NVMe (the original version) made data available to an SSD using a flash connection (such as a drive). But NVMeOF makes that data available to entire networks. Instead of just processing data within the device attached to the computer, NVMeOF allows users to access memory over the network. Object storage and NVMeOF in data centers and data lakes means higher compute power than previously known. Data lakes are a repository of raw, unstructured data. Using object storage (rather than file storage) for data lakes gives data analysts an easier method of managing and analyzing massive amounts of data; using memory mapping and NVMeOF to quickly access that data would provide new levels of high-performance computing.

NVMeOF could also provide higher compute power for data centers. Google, IBM, and Amazon Web Services are already using cloud-based object storage. Currently, accessing object-stored data in data centers requires an application program interface (API) and input and output commands. By using NVMeOF with memory mapping, data centers can bypass a server’s operating system to process data. No intermediary interface such as a file system is needed, either. The need for a POSIX interface could be bypassed altogether with object storage by using a REST interface for applications. Data centers can bring object-stored data directly into memory for processing, creating unheard of levels of performance and scalability.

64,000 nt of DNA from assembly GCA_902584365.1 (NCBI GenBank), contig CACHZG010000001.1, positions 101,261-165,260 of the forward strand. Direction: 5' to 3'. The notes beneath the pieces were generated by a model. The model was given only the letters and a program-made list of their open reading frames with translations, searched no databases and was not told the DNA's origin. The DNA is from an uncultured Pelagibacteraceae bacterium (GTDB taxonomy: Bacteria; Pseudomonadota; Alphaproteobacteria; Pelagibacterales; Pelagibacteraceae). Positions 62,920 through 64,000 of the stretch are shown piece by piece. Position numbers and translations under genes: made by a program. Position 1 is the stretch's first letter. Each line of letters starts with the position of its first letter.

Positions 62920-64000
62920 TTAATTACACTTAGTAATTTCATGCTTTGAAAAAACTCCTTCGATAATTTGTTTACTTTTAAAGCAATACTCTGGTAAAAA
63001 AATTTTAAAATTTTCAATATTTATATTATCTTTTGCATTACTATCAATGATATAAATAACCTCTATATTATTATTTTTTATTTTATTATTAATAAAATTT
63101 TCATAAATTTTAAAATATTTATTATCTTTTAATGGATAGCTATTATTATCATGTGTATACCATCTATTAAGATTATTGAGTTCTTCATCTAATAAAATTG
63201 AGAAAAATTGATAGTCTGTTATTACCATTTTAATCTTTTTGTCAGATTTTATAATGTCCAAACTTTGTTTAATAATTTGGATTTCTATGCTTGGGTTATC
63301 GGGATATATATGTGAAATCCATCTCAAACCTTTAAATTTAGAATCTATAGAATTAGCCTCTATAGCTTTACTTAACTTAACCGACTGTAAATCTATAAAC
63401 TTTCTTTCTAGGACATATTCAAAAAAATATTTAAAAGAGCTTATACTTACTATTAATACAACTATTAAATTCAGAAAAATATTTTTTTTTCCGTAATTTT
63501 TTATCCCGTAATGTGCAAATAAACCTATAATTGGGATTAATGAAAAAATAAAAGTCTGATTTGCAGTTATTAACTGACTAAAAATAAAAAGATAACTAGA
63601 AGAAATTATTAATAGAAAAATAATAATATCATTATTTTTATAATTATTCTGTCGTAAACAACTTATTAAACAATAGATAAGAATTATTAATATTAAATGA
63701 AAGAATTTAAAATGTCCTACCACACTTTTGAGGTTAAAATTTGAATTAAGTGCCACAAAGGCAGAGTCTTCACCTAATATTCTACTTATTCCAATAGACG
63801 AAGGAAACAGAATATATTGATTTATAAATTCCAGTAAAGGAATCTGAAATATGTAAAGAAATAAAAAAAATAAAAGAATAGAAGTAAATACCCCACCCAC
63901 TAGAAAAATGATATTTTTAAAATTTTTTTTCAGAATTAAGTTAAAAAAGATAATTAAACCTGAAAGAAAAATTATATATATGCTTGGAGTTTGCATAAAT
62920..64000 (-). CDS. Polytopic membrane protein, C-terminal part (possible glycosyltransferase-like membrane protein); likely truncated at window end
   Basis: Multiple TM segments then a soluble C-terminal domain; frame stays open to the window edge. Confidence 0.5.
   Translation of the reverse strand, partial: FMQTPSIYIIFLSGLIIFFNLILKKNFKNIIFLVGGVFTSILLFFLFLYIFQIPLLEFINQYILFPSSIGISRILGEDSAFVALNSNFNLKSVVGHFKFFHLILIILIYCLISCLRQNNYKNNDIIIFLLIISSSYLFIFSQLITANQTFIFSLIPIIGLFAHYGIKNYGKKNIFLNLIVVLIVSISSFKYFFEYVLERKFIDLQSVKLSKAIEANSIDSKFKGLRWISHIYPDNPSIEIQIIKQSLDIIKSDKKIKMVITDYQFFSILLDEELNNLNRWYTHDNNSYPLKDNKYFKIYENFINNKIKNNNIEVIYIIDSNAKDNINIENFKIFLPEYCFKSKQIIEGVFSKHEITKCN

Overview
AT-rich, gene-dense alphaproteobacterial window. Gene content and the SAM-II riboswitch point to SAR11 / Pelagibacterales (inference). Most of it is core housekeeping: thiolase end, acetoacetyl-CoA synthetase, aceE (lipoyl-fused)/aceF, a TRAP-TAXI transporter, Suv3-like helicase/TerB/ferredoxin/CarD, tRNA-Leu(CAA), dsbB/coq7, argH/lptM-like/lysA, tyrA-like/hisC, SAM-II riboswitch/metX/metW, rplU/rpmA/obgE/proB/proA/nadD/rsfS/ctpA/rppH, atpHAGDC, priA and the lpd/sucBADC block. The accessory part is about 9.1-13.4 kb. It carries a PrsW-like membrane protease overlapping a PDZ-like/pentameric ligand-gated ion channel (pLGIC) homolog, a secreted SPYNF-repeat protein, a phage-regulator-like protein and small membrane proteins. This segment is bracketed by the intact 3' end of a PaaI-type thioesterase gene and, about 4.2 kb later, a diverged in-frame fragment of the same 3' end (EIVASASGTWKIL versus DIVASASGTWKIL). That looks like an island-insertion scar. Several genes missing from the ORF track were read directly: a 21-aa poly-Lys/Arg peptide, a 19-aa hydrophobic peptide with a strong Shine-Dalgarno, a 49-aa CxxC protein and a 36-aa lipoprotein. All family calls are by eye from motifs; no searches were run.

NVMeOF and memory mapping technologies, paired with object storage, will change the way data centers, data lakes and very large applications process data. Network computing power and speed will skyrocket over NVMeOF connections. Though this may have its limitations—transferring data in file and block storage to object storage, for one—it will mean new developments for data-intensive computing.

In a time where data centers and cloud infrastructure must rapidly scale to meet demands for data storage and processing, accessing object storage through memory mapping will be an unparalleled way to accelerate data center performance.

Jenna Phipps
Jenna Phipps is a contributor for Enterprise Mobile Today, Webopedia.com, and Enterprise Storage Forum. She writes about information technology security, networking, and data storage. Jenna lives in Nashville, TN.